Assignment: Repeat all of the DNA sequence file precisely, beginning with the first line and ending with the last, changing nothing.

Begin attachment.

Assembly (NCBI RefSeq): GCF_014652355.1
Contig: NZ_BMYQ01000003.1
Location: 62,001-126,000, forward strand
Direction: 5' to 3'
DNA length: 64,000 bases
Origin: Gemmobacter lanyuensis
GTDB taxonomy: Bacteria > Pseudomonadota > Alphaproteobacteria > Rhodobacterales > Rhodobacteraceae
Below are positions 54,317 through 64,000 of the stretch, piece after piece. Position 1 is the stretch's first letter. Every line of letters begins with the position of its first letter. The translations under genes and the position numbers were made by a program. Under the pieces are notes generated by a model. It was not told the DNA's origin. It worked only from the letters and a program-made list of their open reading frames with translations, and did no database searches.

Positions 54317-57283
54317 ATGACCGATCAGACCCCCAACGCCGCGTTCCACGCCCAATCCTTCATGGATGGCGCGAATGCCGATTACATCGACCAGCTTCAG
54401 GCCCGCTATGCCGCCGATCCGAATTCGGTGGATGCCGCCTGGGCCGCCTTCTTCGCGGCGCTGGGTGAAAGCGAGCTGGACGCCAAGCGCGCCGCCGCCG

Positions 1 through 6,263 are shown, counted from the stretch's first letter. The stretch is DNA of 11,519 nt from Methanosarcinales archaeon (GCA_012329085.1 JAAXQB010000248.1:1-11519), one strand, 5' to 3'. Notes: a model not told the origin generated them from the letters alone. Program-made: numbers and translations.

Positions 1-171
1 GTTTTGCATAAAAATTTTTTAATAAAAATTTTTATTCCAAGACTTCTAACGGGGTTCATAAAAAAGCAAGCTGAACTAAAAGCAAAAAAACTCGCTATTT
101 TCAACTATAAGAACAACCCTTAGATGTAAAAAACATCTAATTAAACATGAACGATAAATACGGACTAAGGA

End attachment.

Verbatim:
Assembly (NCBI RefSeq): GCF_014652355.1
Contig: NZ_BMYQ01000003.1
Location: 62,001-126,000, forward strand
Direction: 5' to 3'
DNA length: 64,000 bases
Origin: Gemmobacter lanyuensis
GTDB taxonomy: Bacteria > Pseudomonadota > Alphaproteobacteria > Rhodobacterales > Rhodobacteraceae
Below are positions 54,317 through 64,000 of the stretch, piece after piece. Position 1 is the stretch's first letter. Every line of letters begins with the position of its first letter. The translations under genes and the position numbers were made by a program. Under the pieces are notes generated by a model. It was not told the DNA's origin. It worked only from the letters and a program-made list of their open reading frames with translations, and did no database searches.

Positions 54317-57283
54317 ATGACCGATCAGACCCCCAACGCCGCGTTCCACGCCCAATCCTTCATGGATGGCGCGAATGCCGATTACATCGACCAGCTTCAG
54401 GCCCGCTATGCCGCCGATCCGAATTCGGTGGATGCCGCCTGGGCCGCCTTCTTCGCGGCGCTGGGTGAAAGCGAGCTGGACGCCAAGCGCGCCGCCGCCG

Positions 1 through 6,263 are shown, counted from the stretch's first letter. The stretch is DNA of 11,519 nt from Methanosarcinales archaeon (GCA_012329085.1 JAAXQB010000248.1:1-11519), one strand, 5' to 3'. Notes: a model not told the origin generated them from the letters alone. Program-made: numbers and translations.

Positions 1-171
1 GTTTTGCATAAAAATTTTTTAATAAAAATTTTTATTCCAAGACTTCTAACGGGGTTCATAAAAAAGCAAGCTGAACTAAAAGCAAAAAAACTCGCTATTT
101 TCAACTATAAGAACAACCCTTAGATGTAAAAAACATCTAATTAAACATGAACGATAAATACGGACTAAGGA